We aimed to describe abnormal platelet morphology and its clinical significance in infants who were diagnosed with arthrogryposis renal dysfunction and cholestasis (ARC) syndrome. We collected all of the cases of ARC syndrome referred to a single pediatric referral center. In all patients, platelet counts and analysis of platelet morphology were performed with peripheral blood smear specimens. Electron microscopy images were obtained to examine the ultrastructure of the platelets. Over the 12-year period, 12 cases of ARC syndrome were identified. The sex ratio (male:female) was 1:1. The median birth weight was 3.15 kg (range, 2.3 to 3.8 kg). Failure to thrive was observed in all the patients. The major cause of death was recurrent febrile illness and pneumonia. The median age at death was 8.9 months (range, 2.6 to 28.8 kg). Their median body weight at death was 3.1 kg (range, 2.6 to 6.0 kg). Close examination of their peripheral blood smear (n=11) specimens showed large, pale, agranular platelets similar to those seen in gray platelet syndrome. Electron microscopic images of the platelets (n=7) revealed a lack of α; granules. Agranular platelets are a common finding in ARC syndrome. Agranular platelets should be considered as a cardinal feature of ARC syndrome and can be useful as a noninvasive diagnostic marker for ARC syndrome.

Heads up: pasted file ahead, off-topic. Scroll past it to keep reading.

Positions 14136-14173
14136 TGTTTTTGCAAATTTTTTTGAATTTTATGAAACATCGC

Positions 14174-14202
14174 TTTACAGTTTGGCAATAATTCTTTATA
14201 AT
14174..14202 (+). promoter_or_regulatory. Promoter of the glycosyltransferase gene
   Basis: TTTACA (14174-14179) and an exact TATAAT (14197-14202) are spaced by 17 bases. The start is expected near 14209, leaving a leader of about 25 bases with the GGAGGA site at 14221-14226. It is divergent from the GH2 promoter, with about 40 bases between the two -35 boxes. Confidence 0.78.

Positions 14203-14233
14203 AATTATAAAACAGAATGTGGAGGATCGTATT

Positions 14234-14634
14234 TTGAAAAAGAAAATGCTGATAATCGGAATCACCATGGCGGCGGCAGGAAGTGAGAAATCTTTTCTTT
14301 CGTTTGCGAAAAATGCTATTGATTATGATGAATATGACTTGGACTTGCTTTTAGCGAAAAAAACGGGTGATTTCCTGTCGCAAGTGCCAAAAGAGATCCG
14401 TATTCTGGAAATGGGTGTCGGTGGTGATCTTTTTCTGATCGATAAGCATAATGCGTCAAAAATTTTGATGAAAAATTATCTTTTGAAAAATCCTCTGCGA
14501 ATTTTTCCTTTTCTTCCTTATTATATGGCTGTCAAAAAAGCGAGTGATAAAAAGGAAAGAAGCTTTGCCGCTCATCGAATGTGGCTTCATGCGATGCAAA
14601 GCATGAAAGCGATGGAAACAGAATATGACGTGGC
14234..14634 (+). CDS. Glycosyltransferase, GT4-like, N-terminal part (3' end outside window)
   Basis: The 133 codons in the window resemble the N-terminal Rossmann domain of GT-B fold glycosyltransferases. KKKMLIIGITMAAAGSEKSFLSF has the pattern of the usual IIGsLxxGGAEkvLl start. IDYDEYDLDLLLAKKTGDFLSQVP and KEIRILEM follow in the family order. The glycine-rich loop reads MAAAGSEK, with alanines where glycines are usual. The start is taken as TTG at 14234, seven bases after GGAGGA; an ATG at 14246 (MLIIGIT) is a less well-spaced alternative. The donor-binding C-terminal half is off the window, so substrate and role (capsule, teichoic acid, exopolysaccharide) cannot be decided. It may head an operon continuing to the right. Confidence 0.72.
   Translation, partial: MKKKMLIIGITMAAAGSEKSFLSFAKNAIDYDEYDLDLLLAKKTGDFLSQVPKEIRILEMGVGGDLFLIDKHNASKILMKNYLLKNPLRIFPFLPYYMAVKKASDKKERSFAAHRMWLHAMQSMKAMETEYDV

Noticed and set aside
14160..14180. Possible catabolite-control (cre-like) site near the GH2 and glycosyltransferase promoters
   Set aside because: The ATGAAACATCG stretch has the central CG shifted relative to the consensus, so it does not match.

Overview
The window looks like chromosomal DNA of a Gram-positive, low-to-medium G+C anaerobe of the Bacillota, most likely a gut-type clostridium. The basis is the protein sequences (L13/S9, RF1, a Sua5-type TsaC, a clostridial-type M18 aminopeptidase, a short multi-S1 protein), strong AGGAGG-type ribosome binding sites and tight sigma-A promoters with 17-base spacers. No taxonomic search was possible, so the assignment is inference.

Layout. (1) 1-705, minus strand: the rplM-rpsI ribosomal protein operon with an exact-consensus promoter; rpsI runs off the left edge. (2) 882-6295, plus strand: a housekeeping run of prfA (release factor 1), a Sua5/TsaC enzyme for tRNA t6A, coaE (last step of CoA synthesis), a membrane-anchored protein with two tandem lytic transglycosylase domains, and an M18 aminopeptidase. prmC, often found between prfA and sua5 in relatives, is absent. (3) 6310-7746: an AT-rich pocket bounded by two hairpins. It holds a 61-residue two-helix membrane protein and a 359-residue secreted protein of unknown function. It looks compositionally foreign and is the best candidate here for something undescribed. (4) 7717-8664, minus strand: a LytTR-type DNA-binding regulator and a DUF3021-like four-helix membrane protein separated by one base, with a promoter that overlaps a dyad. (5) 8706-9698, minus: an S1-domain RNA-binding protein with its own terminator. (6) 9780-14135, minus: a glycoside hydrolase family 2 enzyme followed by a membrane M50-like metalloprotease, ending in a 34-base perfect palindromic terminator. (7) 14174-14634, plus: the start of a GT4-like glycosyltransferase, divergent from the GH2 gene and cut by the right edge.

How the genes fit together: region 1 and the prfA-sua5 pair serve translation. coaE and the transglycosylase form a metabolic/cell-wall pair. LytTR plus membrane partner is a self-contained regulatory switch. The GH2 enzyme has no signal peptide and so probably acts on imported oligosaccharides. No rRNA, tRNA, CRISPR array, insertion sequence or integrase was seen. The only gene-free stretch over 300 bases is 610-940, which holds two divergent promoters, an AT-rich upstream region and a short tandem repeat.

*Department of Surgery, Yongin Severance Hospital, Yonsei University College of Medicine, Yongin
Departments of †Pediatric Surgery
§Pediatric Gastroenterology, Hepatology, and Nutrition, Severance Children's Hospital
‡Department of Laboratory Medicine, Severance Hospital, Yonsei University College of Medicine, Seoul, Korea
Reprints: Seok Joo Han, MD, Department of Pediatric Surgery, Severance Children's Hospital, Yonsei University College of Medicine, 250 Seongsanno, Seodaemun-gu, Seoul 120-752, Korea (e-mail address: firstname.lastname@example.org).
Received for publication August 24, 2009; accepted September 28, 2009